This tendency, of course, is not confined to the Army. Only yesterday, we read in The Telegraph a puff for the RAF's latest and most expensive "toy", the £80 million Eurofighter, which is being converted from an air superiority fighter to a ground attack aircraft for use in Afghanistan.
We are told that, "being able to achieve speeds of more than 1,500mph and carrying a probable payload of two 1,000lb, laser guided Paveway bombs," these aircraft "will be able to deliver devastating firepower".
Less than two weeks ago, however, we were reading reports of the effects of that "devastating firepower" on the civilian population in Afghanistan. The last thing we need is yet more fast jets screaming into combat dropping huge bombs on the innocent. We are using these aircraft, built for another war, simply because we have them. And, because we have these grotesquely expensive hi-tech "toys", we cannot afford the equipment we really need.
Nevertheless, Wing Commander Gavin Parker, officer commanding XI Squadron, which has taken delivery of the latest aircraft, gushes that the Eurofighter, "…is already an exceptional air-to-air fighter and is demonstrating excellent potential in the air-to-surface role. It will make it a fantastic close air support machine."
There is the problem in a nutshell, and one that seems unsolvable – one of many – and which prompted my post of 1 July when I got from a senior officer that the Services cannot afford to focus on the current wars in Afghanistan and Iraq as that would leave them unprepared to fight future wars. The effort in our current theatres must, therefore – I was told - be tempered by the need to maintain balanced forces, capable of dealing with future (unknown) commitments.
So it is that men (and women) must die, sent into danger with inadequate equipment, poor tactics and insufficient numbers. In Iraq, they will soon be hunkered down in their last remaining redoubt at Basra Air Base, where they will provide unending target practice for the militias until, at last, the public pressure becomes politically unsustainable, and Brown is forced to bring them home.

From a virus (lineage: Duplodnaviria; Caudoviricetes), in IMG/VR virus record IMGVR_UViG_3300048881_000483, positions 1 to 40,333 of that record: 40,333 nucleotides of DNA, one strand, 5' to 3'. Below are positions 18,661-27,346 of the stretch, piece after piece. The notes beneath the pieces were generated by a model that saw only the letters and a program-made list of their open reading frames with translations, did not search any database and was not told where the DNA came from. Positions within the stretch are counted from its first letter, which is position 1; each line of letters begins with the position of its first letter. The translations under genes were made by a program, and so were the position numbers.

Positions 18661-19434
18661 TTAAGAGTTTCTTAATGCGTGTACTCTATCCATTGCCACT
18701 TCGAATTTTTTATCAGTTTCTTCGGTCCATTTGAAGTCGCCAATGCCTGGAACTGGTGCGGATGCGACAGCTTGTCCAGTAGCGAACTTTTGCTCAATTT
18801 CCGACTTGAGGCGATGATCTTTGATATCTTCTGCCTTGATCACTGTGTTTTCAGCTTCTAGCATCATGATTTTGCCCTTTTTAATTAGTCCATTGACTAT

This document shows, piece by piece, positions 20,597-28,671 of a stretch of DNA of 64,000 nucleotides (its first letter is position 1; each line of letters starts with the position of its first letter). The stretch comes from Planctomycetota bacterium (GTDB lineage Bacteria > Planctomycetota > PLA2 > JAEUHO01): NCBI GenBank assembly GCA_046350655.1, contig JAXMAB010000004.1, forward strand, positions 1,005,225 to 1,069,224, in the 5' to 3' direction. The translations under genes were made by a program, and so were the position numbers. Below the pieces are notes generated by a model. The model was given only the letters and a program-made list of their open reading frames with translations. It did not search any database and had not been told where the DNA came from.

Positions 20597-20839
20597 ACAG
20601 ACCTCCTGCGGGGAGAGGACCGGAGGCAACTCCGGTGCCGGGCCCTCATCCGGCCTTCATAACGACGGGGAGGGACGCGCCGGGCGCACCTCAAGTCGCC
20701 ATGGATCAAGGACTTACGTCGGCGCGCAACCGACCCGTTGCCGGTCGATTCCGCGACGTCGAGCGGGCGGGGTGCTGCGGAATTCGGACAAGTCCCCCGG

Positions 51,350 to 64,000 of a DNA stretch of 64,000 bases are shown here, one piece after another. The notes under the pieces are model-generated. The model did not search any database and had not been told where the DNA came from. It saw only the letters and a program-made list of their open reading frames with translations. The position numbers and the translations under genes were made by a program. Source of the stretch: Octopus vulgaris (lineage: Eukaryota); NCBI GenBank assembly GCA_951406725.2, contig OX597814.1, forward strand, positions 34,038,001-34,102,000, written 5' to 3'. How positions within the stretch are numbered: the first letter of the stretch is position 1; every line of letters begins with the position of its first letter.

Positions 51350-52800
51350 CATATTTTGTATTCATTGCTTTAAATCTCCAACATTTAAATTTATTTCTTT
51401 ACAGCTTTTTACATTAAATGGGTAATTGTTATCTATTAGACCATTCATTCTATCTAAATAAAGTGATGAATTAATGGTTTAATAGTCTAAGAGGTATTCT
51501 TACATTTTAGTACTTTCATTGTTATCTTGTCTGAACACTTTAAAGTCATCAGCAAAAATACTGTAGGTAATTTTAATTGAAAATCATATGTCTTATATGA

That day cannot be far away as the latest deaths bring the total number of British service personnel who have died in the Iraq since the 2003 invasion to 168. In the grisly arithmetic of media reporting, there are 32 more deaths needed to reach the "magic" figure of 200, when we can expect an orgy of recriminations.
At the current rate of deaths, this could well be sometime in the autumn, at the height of the political season when it will have maximum impact on Brown. Under the sustained weight of political and media pressure, it could well be that he will be unable to resist calls to pull the troops out.
On the road to defeat, there will be many views on what went wrong. But, in the final analysis, it will not have been any one thing. At the very top, is a lack of political will to see the job through. But we also have a failure of the opposition and even the Army brass cannot escape some blame.
But, with a hostile media, an indifferent population and a general anti-militaristic climate – compounded by the increasing rejection of "Bush's war" – it was perhaps inevitable that, when the going got tough, this nation of ours was never going to rise to the challenge. The defeat, however – when it is finally recognised – will diminish us all, and the political effects will be profound. The only question is – how many more troops are going to have to die before we do recognise that we have allowed ourselves to be defeated?
UPDATE: Since writing this post last night (and making some amendments to it this morning), I listened to the BBC Radio 4 Today programme. Colonel Bob Stewart - styled as "former UN commander of British troops in Bosnia" - was interviewed. Paraphrased, his view was that the reason why we are taking the casualties is because we "cannot dominate the ground". The options, he said, were to retake and dominate the ground, or abandon it.
Clearly, since there is no political will - or capability - to do the former, the logical conclusion is that we must do the latter.
The Telegraph, incidentally, ran the casualty story on its front page, with two full pages further into the "book", printing mug shots of all the recent casualties. All the national papers are running the story "big" - a harbinger for the "perfect storm" that is going to erupt when the deaths reach that magic number of 200.